An official science publication in China is trumpeting what its quoted geologists called a “breakthrough” discovery of lithium in the same region as Mount Everest.
The hard-rock resource has the potential to host the third-biggest mine of its kind in China, according to ScienceNet.cn, a website backed by the Chinese Academy of Sciences, or CAS. It’s located some 3 km from the Qiongjiagang peak in the region of the world’s highest mountain.
To be sure, it’s an early-stage discovery, and there’s plenty of global mineral deposits that look promising but end up not being viable.
But the world needs massive amounts of new lithium supplies to feed accelerating demand in electric vehicles and energy storage. And for China, finding viable domestic sources would be welcome as the country relies on imports for more than 70% of its supplies, even as it dominates global battery production.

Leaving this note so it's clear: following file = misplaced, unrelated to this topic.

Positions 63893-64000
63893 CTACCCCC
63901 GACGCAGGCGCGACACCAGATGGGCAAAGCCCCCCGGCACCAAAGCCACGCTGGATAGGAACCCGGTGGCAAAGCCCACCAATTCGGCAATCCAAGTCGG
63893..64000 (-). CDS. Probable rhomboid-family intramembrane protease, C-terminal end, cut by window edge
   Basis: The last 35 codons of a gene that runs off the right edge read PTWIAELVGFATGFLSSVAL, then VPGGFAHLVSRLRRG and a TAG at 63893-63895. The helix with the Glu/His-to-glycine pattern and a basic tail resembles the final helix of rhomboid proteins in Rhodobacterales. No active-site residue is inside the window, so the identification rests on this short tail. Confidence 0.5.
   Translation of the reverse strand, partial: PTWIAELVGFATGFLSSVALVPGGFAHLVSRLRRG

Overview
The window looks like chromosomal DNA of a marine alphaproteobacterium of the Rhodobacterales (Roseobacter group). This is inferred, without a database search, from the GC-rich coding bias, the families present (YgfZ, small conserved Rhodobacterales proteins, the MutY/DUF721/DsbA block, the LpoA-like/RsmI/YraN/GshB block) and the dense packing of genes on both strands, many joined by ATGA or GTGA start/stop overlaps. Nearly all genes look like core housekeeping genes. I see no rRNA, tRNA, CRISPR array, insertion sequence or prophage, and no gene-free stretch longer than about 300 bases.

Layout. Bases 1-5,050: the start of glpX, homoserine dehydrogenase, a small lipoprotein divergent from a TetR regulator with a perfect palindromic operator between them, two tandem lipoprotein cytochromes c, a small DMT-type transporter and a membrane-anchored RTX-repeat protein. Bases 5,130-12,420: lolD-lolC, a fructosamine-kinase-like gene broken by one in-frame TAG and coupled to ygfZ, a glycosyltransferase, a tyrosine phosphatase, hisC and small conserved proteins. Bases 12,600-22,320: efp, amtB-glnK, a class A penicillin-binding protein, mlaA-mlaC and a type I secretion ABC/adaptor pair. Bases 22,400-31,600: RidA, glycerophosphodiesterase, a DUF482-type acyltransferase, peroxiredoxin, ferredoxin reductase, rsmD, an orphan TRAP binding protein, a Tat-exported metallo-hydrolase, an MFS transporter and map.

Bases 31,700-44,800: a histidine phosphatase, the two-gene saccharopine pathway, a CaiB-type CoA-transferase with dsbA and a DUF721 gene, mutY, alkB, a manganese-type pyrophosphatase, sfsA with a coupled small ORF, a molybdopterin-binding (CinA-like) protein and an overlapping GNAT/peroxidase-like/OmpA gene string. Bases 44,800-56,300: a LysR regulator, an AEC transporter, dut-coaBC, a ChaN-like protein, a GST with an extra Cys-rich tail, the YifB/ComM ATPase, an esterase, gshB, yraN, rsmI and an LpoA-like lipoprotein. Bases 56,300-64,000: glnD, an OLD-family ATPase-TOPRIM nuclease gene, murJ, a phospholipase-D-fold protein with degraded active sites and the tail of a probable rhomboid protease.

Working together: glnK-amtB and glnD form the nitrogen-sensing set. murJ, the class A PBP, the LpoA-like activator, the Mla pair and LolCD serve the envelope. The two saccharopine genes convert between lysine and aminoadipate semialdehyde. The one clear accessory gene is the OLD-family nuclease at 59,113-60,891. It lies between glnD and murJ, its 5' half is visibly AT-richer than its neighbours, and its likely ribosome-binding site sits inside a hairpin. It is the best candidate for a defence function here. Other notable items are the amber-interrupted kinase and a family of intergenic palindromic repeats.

The newly-discovered resource is a type of lithium-bearing rock called spodumene, an alternative to the brine lakes that dominate supply in China and in South America. The ore deposit on the Qinghai-Tibet plateau could hold as much as 1.0125-million tons of lithium oxide, according to the cited CAS geologists.
The project is still in the very first of four stages, with the final being full exploration to come up with a detailed mine plan, according to the report. The potential mine site is also far from the core nature reserve of Mount Everest and has suitable transport links, the cited experts said.
The media attention on this mineral find comes with prices of lithium rocketing higher amid tight supplies. Lithium carbonate in China gained more than 400% in China last year, and nearly 50% so far in 2022.